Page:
7. The method of claim 1 wherein the density of the treating agent and the density of the polymer are both from about 1.55 to about 2.2 grams per cubic centimeter.
8. The method of claim 1 wherein the polymer is hydrolyzed by contacting the polymer with an alkaline solution at a temperature and for a time sufficient to hydrolyze at least a portion of the polymer.
9. The method of claim 1 wherein the polymer is hydrolyzed by contacting the polymer with an acid solution at a temperature and for a time sufficient to hydrolyze at least a portion of the polymer.
10. The method of claim 8 wherein the alkaline solution is a sodium or potassium solution.
11. The method of claim 10 wherein the solution is maintained at a temperature of from about 10 C. to about 110 C.
12. The method of claim 10 wherein the solution is maintained at a temperature of from about 70 to about 80 C.
13. A method for coating polytetrafluoroethylene fabrics, fibers, yarns, or threads comprising:
(a) contacting polytetrafluoroethylene fabrics or threads with a sizing composition having an effective amount of a perfluorinated polymer containing sites convertible to ion exchange groups and an effective amount of a treating agent, wherein the treating agent is represented by the general formula:
XCF2 --CYZX'
wherein:
X is selected from the group consisting of --F, --Cl, --Br, and --I;
X' is selected from the group consisting of --Cl, --Br, and --I;
Y and Z are independently selected from the group consisting of --H, --F, --Cl, --Br, --I and --R';
R' is selected from the group of perfluoroalkyl radicals and chloroperfluoroalkyl radicals having from 1 to 6 carbon atoms;
(b) removing the treating agent from the sizing composition, thereby depositing the perfluorinated polymer onto the surface of the polytetrafluoroethylene; and
(c) hydrolyzing the perfluorinated polymer to make it water wettable.
14. The method of claim 13 wherein X and X' are --Br.
15. The method of claim 13 wherein X and X' are --Cl.
16. The method of claim 13 wherein the polymer is present in the sizing composition at a concentration of from about 0.1 to about 50 weight percent.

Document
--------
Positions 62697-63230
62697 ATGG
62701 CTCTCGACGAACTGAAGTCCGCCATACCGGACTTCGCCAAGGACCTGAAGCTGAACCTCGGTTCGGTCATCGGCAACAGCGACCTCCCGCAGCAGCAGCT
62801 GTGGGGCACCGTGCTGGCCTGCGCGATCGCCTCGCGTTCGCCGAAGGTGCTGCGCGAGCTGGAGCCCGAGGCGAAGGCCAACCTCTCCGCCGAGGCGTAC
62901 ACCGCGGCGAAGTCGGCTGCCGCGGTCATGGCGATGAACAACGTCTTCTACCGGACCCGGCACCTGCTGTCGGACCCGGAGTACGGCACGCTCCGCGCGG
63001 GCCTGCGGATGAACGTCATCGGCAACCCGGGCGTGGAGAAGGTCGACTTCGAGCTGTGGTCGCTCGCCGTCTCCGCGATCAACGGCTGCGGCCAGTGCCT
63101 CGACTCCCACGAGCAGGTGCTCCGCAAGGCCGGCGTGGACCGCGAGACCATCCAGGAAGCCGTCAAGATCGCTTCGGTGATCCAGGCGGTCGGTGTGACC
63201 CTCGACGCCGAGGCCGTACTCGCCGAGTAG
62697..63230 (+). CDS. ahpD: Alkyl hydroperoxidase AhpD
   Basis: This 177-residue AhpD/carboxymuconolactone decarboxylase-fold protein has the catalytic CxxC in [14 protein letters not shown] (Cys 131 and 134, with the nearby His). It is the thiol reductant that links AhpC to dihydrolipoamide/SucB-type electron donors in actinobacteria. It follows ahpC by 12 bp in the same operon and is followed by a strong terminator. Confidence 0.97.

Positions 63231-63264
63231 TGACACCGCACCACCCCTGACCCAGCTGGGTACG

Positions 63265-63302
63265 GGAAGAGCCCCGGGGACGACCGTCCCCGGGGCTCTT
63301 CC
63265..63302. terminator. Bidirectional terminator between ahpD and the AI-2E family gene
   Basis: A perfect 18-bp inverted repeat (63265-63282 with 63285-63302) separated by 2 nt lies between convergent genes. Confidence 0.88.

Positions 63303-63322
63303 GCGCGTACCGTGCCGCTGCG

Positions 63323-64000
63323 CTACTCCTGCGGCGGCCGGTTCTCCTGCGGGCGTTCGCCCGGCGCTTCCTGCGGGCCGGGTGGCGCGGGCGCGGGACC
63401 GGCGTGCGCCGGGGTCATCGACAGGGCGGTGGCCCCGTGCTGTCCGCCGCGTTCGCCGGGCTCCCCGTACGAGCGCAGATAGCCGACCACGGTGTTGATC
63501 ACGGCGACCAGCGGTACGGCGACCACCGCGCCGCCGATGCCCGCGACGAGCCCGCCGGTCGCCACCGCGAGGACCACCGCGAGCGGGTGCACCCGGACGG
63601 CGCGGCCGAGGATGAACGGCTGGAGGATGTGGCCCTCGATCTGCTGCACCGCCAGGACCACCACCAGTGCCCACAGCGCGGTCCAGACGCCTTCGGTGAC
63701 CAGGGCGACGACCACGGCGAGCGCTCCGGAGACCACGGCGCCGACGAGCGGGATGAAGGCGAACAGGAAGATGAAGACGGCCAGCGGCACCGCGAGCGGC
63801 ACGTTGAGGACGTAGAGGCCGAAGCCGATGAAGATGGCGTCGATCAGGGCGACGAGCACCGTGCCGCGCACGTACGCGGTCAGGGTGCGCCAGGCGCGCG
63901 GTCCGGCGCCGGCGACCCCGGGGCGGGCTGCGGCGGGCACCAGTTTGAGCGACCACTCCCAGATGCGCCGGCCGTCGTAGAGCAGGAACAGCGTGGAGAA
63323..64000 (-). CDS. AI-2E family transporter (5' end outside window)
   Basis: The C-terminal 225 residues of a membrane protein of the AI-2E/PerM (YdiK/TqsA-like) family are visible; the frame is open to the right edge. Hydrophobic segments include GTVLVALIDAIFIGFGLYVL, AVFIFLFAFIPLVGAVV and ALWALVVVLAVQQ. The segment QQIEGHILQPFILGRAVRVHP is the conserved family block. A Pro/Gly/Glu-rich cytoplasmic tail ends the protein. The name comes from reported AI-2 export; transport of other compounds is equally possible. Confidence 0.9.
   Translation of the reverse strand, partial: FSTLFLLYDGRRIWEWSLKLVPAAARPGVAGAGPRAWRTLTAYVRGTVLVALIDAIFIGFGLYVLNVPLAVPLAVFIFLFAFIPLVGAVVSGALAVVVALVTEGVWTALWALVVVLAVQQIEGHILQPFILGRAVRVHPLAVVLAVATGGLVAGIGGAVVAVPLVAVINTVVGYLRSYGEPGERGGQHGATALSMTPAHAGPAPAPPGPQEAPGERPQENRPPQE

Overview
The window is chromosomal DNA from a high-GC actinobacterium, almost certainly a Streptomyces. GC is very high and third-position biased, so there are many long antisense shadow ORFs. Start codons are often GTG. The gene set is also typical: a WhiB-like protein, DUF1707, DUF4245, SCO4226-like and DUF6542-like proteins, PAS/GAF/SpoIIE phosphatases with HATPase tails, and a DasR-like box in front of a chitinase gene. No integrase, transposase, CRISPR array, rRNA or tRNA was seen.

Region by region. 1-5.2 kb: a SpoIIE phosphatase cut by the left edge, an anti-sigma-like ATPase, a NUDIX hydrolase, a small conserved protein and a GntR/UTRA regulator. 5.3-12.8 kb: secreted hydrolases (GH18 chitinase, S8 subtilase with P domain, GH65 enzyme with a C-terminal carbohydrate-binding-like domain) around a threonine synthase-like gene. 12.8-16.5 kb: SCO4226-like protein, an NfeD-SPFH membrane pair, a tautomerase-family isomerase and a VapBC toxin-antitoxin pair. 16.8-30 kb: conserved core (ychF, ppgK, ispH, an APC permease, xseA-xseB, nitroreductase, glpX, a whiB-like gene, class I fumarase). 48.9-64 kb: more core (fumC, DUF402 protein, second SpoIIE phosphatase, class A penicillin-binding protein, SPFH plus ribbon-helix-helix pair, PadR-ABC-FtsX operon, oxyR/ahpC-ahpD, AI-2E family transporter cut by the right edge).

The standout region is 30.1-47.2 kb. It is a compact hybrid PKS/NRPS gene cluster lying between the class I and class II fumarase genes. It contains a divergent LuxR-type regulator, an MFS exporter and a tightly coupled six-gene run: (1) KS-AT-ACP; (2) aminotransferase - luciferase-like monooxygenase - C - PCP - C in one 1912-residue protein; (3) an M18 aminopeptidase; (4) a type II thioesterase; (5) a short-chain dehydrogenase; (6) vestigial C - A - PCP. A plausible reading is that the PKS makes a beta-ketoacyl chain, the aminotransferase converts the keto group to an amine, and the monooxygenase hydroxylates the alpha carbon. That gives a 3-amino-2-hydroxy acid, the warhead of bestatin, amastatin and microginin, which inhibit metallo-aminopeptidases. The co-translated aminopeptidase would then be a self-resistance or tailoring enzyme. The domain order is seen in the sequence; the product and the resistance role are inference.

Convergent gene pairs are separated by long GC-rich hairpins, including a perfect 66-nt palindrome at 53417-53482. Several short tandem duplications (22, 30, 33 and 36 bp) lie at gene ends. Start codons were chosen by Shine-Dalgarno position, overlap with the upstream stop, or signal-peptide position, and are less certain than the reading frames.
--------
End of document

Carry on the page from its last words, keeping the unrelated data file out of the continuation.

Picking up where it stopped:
17. The method of claim 13 wherein the polymer is present in the sizing composition at a concentration of from about 0.3 to about 30 weight percent.
18. The method of claim 13 wherein the perfluorinated polymer is a copolymer of a first type of monomer and a second type of monomer:
wherein the first type of monomer is represented by the general formula:
CF2 ═CZZ'                                         (I)
where:
Z and Z' are independently selected from the group consisting of --H, --Cl, --F, or --CF3;
the second type of monomer is a compound represented by the general formula:
Y--(CF2)a --(CFRf)b --(CFRf')c --O--[CF(CF2 X)--CF2 --O]n --CF═CF2 (II)
where:
Y is selected from the group consisting of --SO2 Z, --CN, --COZ, and C(R3 f)(R4 f)OH;
Z is I, --Br, --Cl, --F, --OR or --NR1 R2;
R is a branched or linear alkyl radical having from 1 to about 10 carbon atoms or an aryl radical;
R3 f and R4 f are independently selected from the group consisting of perfluoroalkyl radicals having from 1 to about 10 carbon atoms;
R1 and R2 are independently selected from the group consisting of --H, a branched or linear alkyl radical having from 1 to about 10 carbon atoms or an aryl radical;
a is 0-6;
b is 0-6;
c is 0 or 1;
provided a+b+c is not equal to 0;
X is --Cl, --Br, --F or mixtures thereof when n>1;
n is 0 to 6; and
Rf and Rf' are independently selected from the group consisting of --F, --Cl, perfluoroalkyl radicals having from 1 to about 10 carbon atoms and fluorochloroalkyl radicals having from 1 to about 10 carbon atoms.
19. The method of claim 13 wherein the perfluorinated polymer is a copolymer formed from three types of monomers wherein the third type of monomer is one or more monomers represented by the general formula:
Y'--(CF2)a' --(CFRf)b' --(CFR'f)c' --O--[CF(CF2 X')--CF2 --O]n' --CF═CF2 (III)
where:
Y' is --F, --Cl or --Br;
a' and b' are independently 0-3;
c' is 0 or 1; provided a'+b'+c' is not equal to 0;
n is 0-6;
Rf and R'f are independently selected from the group consisting of --Br, --Cl, --F, perfluoroalkyl radicals having from about 1 to about 10 carbon atoms, and chloroperfluoroalkyl radicals having from about 1 to about 10 carbon atoms; and
X' is --F, --Cl, --Br, or mixtures thereof when n'>1.
20. The method of claim 13 where
Y is --SO2 F or --COOCH3;
n is 0 or 1;
Rf and Rf' are F;
X is --Cl or --F; and
a+b+c =2 or 3.
21. The method of claim 13 wherein the polymer is hydrolyzed by contacting the polymer with an alkaline solution at a temperature and for a time sufficient to hydrolyze at least a portion of the polymer.
22. The method of claim 13 wherein the polymer, in its carboxylic-type ion exchange form, is hydrolyzed by contacting the polymer with an acid solution at a temperature and for a time sufficient to hydrolyze at least a portion of the polymer.
23. The method of claim 21 wherein the alkaline solution is a sodium or potassium solution.